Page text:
By: Rati Bishnoi, Special Projects Intern for Women Deliver
In December, Mahila became the first winner of UNFPA’s Delivering Health, Saving Lives award for outstanding Afghan midwives. At the young age of 25, Mahila has delivered hundreds of babies and is now recognized as the best midwife in the northeastern province of Badakhsan.
In 2008, Mahila graduated from the Community Midwives Education Programme after spending two years gaining basic level knowledge and skills related to obstetrics, neonatology, public health, family planning, prenatal care, delivery, and post-pregnancy care. Armed with this technical knowledge, Mahila and other graduates of the Afghan Midwives Association and UNFPA-supported midwifery programme are helping to make Afghanistan a safer place for mothers and their children.
Currently, there are approximately 2,300 midwives to serve the 6.4 million women of reproductive age in the war-torn country. Save the Children’s 2011 State of the World’s Mothers report ranks Afghanistan as the “worst place” to give birth, with one in 11 women estimated to die in pregnancy or childbirth. Unfortunately, dangerous pregnancies and deliveries are not the only threat Afghan mothers face. As in many other cultures with a large gender equality disparity, giving birth to a daughter often means family and community disdain and fewer opportunities for mother and daughter. In some extreme cases, it means death. Last week, for example, 22 year-old Storai Mohammed was strangled to death by her husband and mother-in-law for giving birth to a girl, and not the son they had demanded of her.
Even though many barriers—such as poor education, child marriage, domestic abuse, and inadequate maternal and sexual health care—persist, heroes like Mahila are helping build healthier, more stable futures for Afghanistan’s mothers, families, and communities; and their effort is paying off. According to UNFPA, maternal mortality has dropped from an estimated 1,800 maternal deaths per 100,000 live births in 2000 to 1,400 maternal deaths per 100,000 live births in 2008.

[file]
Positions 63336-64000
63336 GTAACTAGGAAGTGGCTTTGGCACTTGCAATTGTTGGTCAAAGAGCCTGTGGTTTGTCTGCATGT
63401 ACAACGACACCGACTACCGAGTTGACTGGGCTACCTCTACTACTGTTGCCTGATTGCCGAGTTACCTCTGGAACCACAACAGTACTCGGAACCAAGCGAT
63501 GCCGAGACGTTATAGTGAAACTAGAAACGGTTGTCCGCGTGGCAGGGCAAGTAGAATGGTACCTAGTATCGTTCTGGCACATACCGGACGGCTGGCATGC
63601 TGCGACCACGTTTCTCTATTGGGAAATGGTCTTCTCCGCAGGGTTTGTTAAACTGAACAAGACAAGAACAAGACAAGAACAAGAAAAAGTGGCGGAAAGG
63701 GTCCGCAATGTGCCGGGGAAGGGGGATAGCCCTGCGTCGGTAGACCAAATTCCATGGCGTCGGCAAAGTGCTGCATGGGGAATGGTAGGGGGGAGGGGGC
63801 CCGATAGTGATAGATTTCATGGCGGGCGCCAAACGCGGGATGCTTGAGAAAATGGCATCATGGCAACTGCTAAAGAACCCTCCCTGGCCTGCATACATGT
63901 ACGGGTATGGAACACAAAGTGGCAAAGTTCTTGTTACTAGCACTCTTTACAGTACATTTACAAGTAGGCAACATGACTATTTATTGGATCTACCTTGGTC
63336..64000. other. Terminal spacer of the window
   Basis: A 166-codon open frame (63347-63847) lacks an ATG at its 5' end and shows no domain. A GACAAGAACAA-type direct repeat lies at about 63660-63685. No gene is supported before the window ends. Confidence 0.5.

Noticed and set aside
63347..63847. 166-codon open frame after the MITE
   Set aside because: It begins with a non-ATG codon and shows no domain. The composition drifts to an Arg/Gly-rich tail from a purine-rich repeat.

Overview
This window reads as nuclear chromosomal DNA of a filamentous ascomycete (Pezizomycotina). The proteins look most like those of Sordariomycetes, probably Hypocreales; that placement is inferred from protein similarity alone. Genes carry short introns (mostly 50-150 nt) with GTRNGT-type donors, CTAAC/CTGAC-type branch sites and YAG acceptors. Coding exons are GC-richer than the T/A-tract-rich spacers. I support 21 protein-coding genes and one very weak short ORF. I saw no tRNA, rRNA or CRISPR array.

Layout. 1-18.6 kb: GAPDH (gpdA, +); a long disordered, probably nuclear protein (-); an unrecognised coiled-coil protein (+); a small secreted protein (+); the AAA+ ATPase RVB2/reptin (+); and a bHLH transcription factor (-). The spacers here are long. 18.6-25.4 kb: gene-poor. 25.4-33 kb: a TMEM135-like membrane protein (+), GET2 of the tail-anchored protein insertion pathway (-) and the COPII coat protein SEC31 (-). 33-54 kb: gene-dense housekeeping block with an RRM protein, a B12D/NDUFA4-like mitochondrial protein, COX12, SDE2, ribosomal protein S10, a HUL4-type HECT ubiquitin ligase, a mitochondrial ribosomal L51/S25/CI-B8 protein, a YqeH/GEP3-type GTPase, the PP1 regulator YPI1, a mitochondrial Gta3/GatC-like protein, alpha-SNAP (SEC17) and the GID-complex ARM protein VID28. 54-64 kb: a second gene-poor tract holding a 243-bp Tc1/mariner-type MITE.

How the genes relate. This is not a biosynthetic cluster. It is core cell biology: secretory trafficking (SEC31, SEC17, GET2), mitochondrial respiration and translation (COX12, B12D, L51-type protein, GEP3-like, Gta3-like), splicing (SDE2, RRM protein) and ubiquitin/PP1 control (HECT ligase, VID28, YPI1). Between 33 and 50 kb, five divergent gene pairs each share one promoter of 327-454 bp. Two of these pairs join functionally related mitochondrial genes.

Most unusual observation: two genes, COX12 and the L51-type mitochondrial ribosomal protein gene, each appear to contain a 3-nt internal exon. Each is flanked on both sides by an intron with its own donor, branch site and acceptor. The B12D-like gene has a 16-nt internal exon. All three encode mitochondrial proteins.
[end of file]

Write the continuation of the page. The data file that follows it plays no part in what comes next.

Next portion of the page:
Once trained, graduates of the Community Midwives Education Programme commit to returning to their villages and providing midwifery services for their community from their “family health house” for a minimum of six years. Midwives operating the family health house or clinic, with the help of two community health workers, are responsible for providing services to all women living within a two-hour walking distance from their clinic.
The family health house consists of two rooms, built using donated UNFPA materials such as roofing, beams, tiles, and windows. After obtaining community approval and endorsement for the clinic, which the programme receives by engaging the midwife’s husband, father, and father-in-law, the community provides free labor to build the structure.
The programme’s growing cadre of midwives and family health houses will be critical in reaching up to 4,000 girls and women by next year. In addition to helping women have safer pregnancies and deliveries and healthier newborns, the programme and its midwives are growing in popularity. According to UNFPA, increasing numbers of women are competing to enter the training programme and, as an unexpected side effect, more men are apparently seeking wives who are midwives because of their ability to earn income and higher standing in the community.
The Delivering Health, Saving Lives award is an important acknowledgement of the hardworking, committed, and powerful midwives reshaping their communities. As part of her award package, Mahila received a certificate signed by the Ministry of Public Health and a midwifery kit. Mahila’s leadership and impact on women’s lives will be recognized again in May, when fellow leaders and award winners will be honored in Kabul on the International Day of the Midwife.
UNFPA photo courtesy of Zubaida Akbar